In order to serve as a bounty hunter in Hawaii, candidates must complete the following process:
|Determine Eligibility in Hawaii|
|Complete Education and Training Requirements in Hawaii|
|Network with Potential Employers in Hawaii|
The bounty hunting profession in Hawaii is loosely regulated with almost no standards that bounty hunters must comply with. It should be noted, however, that although almost anyone may attempt to apprehend fugitives in Hawaii, only a small fraction are capable of earning a substantial income from this profession. This is in part due to the small bail bond industry in this island state; presently, there are only about eight bail bond companies in Hawaii.
The limited regulation of the bounty hunting profession has drawn attention from Hawaiian lawmakers recently. Senate Bill 2776 has proposed a data based approach for the state’s criminal justice system which would limit the jail time for parole violators and introduce pre-trial assessment of adult offenders. While the purpose of the bill is to reduce prison populations and state cost overruns, this bill has come under fire from Hawaii’s attorney general and its most famous bounty hunter, Duane Chapman, commonly known as Dog the Bounty Hunter. Opponents of the bill argue that the proposed measures would reduce public safety by allowing offenders on the streets after only a short question and answer period.
Step 1: Determine Eligibility in Hawaii
At the moment, Hawaii only requires that bounty hunters be at least 18 years of age. If legislative proposals regarding this profession are passed, however, then candidates can expect bail recovery agents to meet requirements similar to those found in other states including:
- Must be at least 21 years of age
- Must pass a state licensing exam
- Cannot have any felony or misdemeanor convictions involving moral turpitude
- Must submit fingerprints for a background check
- Must complete continuing education requirements
While the state does not mandate many restrictions on who may become a bounty hunter, the courts have imposed some important responsibilities. The most important of these is that involving “respondeat superior.” This legal principle transfers legal responsibility of the actions of an employee to the employer. In this case, any liability that a bounty hunter may create would be transferred to the employing bail company.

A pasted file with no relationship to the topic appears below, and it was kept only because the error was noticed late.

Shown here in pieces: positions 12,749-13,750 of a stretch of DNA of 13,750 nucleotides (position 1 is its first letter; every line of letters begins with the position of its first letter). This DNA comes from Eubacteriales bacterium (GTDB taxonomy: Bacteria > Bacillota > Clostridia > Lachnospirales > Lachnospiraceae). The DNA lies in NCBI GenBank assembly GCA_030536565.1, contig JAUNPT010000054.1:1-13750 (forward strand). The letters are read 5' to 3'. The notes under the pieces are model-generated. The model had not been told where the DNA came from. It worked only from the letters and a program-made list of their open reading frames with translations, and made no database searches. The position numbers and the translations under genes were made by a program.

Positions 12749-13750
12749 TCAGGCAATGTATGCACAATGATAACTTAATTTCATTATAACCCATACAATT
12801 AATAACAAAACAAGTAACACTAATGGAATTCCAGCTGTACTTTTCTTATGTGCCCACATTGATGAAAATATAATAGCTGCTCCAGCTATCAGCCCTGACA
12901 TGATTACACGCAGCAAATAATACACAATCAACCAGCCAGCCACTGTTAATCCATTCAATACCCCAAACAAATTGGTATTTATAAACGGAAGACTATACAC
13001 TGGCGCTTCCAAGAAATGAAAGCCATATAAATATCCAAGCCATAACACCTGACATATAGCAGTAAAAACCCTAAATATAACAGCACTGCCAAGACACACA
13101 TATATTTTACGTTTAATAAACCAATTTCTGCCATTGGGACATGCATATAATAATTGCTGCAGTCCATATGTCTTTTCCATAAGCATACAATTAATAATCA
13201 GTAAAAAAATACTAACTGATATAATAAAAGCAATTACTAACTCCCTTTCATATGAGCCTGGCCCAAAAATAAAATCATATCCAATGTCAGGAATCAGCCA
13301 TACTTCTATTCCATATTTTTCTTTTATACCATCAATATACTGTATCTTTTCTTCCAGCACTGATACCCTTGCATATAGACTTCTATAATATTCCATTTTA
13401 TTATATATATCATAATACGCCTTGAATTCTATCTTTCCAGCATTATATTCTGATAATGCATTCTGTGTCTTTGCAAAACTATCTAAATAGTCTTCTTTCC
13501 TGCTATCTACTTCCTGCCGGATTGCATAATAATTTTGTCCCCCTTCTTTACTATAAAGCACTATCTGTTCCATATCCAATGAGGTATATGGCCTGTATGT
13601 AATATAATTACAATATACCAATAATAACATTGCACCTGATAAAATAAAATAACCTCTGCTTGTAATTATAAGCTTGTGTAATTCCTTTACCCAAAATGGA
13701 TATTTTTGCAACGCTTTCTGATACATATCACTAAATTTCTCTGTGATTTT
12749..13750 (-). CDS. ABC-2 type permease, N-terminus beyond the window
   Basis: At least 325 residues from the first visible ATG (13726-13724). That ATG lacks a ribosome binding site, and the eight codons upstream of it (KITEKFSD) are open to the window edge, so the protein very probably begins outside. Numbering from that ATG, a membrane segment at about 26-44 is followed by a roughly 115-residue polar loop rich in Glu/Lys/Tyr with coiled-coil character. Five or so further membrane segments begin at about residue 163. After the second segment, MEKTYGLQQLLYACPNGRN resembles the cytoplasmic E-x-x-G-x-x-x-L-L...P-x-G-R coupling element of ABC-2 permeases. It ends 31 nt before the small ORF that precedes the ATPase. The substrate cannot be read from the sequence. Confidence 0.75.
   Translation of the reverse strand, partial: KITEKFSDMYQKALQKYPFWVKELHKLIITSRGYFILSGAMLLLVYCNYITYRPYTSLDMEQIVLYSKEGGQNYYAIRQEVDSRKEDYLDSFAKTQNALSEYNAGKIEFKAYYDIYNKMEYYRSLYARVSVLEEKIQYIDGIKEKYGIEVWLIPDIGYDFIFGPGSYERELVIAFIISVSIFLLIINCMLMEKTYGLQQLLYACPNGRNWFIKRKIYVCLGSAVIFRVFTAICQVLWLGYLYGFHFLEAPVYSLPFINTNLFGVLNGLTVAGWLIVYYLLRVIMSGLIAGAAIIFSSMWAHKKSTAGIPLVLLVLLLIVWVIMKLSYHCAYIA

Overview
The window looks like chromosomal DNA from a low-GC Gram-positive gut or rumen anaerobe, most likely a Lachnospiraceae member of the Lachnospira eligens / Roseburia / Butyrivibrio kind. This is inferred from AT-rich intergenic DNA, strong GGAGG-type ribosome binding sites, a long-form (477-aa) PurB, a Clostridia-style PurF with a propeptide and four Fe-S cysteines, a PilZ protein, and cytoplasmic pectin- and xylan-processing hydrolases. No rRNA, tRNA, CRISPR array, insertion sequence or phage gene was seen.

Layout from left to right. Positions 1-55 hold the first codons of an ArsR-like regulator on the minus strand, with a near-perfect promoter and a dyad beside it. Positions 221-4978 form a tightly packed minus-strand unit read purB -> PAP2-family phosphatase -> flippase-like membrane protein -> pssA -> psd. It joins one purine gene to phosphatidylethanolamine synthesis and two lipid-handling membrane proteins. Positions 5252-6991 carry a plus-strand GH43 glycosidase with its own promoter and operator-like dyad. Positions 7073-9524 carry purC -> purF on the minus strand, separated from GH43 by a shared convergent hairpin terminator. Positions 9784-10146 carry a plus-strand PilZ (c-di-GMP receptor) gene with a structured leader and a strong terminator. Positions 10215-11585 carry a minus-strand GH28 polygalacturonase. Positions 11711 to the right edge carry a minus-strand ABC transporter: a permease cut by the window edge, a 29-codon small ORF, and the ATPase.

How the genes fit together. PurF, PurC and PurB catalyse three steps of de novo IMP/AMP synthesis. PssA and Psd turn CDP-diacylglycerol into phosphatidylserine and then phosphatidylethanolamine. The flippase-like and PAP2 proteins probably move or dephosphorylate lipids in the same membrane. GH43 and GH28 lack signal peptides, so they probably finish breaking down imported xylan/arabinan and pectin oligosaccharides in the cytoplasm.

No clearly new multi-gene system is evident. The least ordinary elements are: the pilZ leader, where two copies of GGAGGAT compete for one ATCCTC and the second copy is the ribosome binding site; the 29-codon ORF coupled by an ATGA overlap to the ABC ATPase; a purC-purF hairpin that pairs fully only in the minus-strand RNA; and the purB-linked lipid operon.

The bail companies in Hawaii are well aware of this legal responsibility and take great care to limit their liability. The most important method of limiting exposure to civil or criminal liability is rigorously screening hiring. Due to the small bounty hunting community in this state, potential bounty hunters must be capable of apprehending fugitives without incurring liability over a sustained period of time to prove to potential employers they are safe, law abiding bounty hunters.
Step 2: Complete Education and Training in Hawaii
While there are no specific requirements for bounty hunters in Hawaii to possess a college degree, many of the most successful fugitive recovery agents have some collegiate education. The most common degrees include associate’s or bachelor’s degrees in criminal justice, police studies, law, or psychology. Not only are college courses helpful in honing the critical thinking and problem solving skills vital to a bounty hunter’s livelihood, but they can be extremely helpful in interrogation, skip tracing and interacting with law enforcement or court officials. This type of education will also be helpful in passing any courses or exams that the state of Hawaii may implement in the near future.
Training to become a bounty hunter should also include the safe and skillful use of various weapons. The most important of these is of course, firearms. Hawaii requires that firearms are registered with the county police chief within five days of purchase. The permit applicant must provide an affidavit of mental competency and release medical records, as well as submit fingerprints for a background check. While a firearms training course is not required, many gun novices benefit from instruction in how to take care of and safely use a firearm.
Step 3: Network with Potential Employers in Hawaii
The most challenging part of becoming a bounty hunter in the state of Hawaii is finding employment. Among the companies that support bounty hunter jobs in Hawaii are:
- Hawaii Bail Bond Agent
- A-1 Bonding
- American Surety Company
- Horner Bail Bonds
To join a profession bounty hunter association, please visit the following sites:
- National Association of Fugitive Recovery Agents
- U.S. Professional Bail Investigators Association
- National Association of Bail Enforcement Agents